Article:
Overcrowding

My best friend chuckled when I asked her if she knew anything about gardening. She had grown up on a family property of more than 50 acres, so she did indeed know a thing or two. I, on the other hand, am a complete novice. Like many currently stuck at home, I’ve started a garden. In my case, it’s a small container garden on my deck.

Beginner’s Mistake

I have heard others say how satisfying it is to have their hands in the dirt, and I really understand that now. Unfortunately, I made a classic beginner mistake and poured all the seeds from the packet into the starter cup instead of spreading them into separate cups. I assumed it would increase the chances of seeing growth. It did, but not in a good way because the roots were tangled together. Although at this stage it looked like they were growing well together, they needed more room. The task of separating them was more difficult than I expected, but I had to do it despite the trauma to their delicate roots. My friend assured me that they’re typically very resilient. I wondered if all of us could say as much during this seemingly never-ending quarantine. The separation from friends, extended family, and church members has been painful and I just don’t want any more of it.

Untangling the Roots

When I removed the overcrowded seedlings out of their cup, I was amazed at what had gone on below the surface. There was so much growth, yet they were so intertwined that it seemed almost impossible not to break them as I separated them. I wondered what our roots looked like, from God’s perspective, before the separation and isolation of COVID-19. Did He see roots that were too intertwined with things and activities, making them unhealthy for our relationships?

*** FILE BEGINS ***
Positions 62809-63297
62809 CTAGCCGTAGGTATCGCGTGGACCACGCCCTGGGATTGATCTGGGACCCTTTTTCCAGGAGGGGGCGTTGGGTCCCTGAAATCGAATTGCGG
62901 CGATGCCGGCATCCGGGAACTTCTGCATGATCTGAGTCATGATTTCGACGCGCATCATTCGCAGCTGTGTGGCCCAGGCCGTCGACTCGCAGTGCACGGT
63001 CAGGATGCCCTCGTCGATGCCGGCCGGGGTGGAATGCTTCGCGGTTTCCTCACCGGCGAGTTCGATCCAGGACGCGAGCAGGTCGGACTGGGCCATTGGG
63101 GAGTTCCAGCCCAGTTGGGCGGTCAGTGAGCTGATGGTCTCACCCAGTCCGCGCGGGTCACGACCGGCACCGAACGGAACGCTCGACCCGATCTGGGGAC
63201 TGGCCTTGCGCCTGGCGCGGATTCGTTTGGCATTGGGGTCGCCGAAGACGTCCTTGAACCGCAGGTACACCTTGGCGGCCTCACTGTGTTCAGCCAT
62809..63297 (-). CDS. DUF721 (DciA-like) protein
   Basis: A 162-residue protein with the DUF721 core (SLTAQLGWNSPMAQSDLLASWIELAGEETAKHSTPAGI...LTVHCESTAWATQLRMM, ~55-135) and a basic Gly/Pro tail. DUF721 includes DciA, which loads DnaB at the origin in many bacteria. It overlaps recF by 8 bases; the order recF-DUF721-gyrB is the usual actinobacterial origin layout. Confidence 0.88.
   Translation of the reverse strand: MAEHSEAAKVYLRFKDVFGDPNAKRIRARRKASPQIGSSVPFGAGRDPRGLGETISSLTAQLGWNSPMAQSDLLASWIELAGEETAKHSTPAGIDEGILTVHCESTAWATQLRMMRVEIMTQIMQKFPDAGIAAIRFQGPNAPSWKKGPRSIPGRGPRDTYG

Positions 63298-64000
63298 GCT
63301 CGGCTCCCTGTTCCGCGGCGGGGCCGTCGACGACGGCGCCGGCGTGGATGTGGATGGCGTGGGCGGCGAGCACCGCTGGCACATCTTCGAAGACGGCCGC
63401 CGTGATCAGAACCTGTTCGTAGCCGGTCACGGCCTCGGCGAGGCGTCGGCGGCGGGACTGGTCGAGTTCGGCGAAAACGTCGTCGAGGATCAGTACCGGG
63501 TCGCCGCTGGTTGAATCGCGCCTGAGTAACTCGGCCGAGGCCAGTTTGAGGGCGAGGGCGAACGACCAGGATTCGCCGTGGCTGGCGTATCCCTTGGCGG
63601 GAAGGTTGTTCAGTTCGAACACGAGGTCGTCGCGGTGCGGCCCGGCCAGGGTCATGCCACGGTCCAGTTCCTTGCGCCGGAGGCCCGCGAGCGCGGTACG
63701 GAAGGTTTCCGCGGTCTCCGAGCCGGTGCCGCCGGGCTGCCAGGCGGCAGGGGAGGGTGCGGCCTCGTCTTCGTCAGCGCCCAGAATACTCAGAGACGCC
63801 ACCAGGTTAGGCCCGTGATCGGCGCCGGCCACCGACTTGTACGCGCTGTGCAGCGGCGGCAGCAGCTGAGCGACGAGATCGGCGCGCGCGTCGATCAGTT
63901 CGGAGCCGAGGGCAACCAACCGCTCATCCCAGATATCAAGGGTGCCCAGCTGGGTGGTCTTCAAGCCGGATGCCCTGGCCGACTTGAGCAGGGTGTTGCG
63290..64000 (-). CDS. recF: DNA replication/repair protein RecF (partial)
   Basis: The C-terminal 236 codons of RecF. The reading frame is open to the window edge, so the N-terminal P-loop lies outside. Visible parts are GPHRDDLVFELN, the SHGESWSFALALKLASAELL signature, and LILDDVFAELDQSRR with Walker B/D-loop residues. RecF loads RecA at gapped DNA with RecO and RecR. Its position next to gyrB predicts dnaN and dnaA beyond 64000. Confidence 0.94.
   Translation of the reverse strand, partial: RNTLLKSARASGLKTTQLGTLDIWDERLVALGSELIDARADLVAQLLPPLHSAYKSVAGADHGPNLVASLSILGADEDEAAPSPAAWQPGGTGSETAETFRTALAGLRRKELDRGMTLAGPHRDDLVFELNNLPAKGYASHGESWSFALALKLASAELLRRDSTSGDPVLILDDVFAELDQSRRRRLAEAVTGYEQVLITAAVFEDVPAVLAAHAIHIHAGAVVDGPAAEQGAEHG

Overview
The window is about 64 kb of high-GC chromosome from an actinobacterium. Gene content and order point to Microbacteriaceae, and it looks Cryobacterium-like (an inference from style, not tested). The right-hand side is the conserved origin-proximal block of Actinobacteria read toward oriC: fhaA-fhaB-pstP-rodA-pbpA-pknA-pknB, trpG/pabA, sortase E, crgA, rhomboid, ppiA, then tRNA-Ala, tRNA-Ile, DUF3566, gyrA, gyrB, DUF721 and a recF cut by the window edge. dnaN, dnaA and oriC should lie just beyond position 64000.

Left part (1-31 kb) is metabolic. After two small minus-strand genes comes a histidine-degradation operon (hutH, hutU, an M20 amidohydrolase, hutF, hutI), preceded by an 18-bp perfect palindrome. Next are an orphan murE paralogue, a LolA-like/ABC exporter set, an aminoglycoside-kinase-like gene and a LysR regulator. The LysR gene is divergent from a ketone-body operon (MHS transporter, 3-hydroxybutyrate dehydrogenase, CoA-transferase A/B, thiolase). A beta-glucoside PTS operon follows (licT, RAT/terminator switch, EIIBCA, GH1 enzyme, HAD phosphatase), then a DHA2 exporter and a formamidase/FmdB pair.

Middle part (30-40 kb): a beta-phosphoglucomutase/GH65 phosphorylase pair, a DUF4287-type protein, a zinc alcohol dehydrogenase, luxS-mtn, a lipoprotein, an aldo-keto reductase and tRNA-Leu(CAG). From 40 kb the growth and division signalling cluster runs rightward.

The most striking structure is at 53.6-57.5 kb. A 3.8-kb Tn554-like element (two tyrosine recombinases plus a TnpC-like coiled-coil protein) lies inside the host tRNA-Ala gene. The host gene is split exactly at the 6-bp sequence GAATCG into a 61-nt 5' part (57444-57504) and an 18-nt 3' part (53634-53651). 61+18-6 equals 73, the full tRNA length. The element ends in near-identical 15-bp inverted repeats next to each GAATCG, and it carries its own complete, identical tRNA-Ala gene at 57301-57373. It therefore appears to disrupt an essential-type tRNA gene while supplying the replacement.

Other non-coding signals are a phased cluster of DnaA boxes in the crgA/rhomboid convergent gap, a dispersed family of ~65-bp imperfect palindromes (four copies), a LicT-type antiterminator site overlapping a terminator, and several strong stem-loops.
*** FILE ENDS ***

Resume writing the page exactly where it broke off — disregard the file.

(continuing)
Having been planted quite literally in our homes at this time, I wonder if God has purposely used this isolation in our lives to bring forth things that may never have developed without the separation. During this time where others can’t see us, perhaps the conditions are allowing for growth that needs to happen well below the surface. Perhaps there is a deeper level of spiritual maturity that needs to take root as a direct result of supernatural elements and a little separation.

Supernatural Growth, Abundant Nutrients

Supernatural growth requires abundant nutrients. We’re to wholeheartedly pursue the Living Water, Sonlight, and Holy Spirit fire so we can break out of an overcrowded existence. My prayer is that we not wither in the soil of isolation and that we come out the other side of the quarantine unentangled so we can thrive and bear fruit in a new and mighty way.

Joanna Sanders is a graduate of Villanova University and Moody Theological Seminary. She’s the author of Fire Women: Sexual Purity & Submission for the Passionate Woman and the co-author and editor of DiscipleTrip by Dr. Joey Cook. She’s also the founder and head writer of Colossians46.com, which provides biblical content support, writing, and editing. Most importantly, she is wife to Geoff and mom to three godly men-in-training. Her blog name “The Landing” comes from the account of the Ark resting on the mountain, creating a settled place — a landing — for man to start over, which echoes her new life in Christ.

 

 

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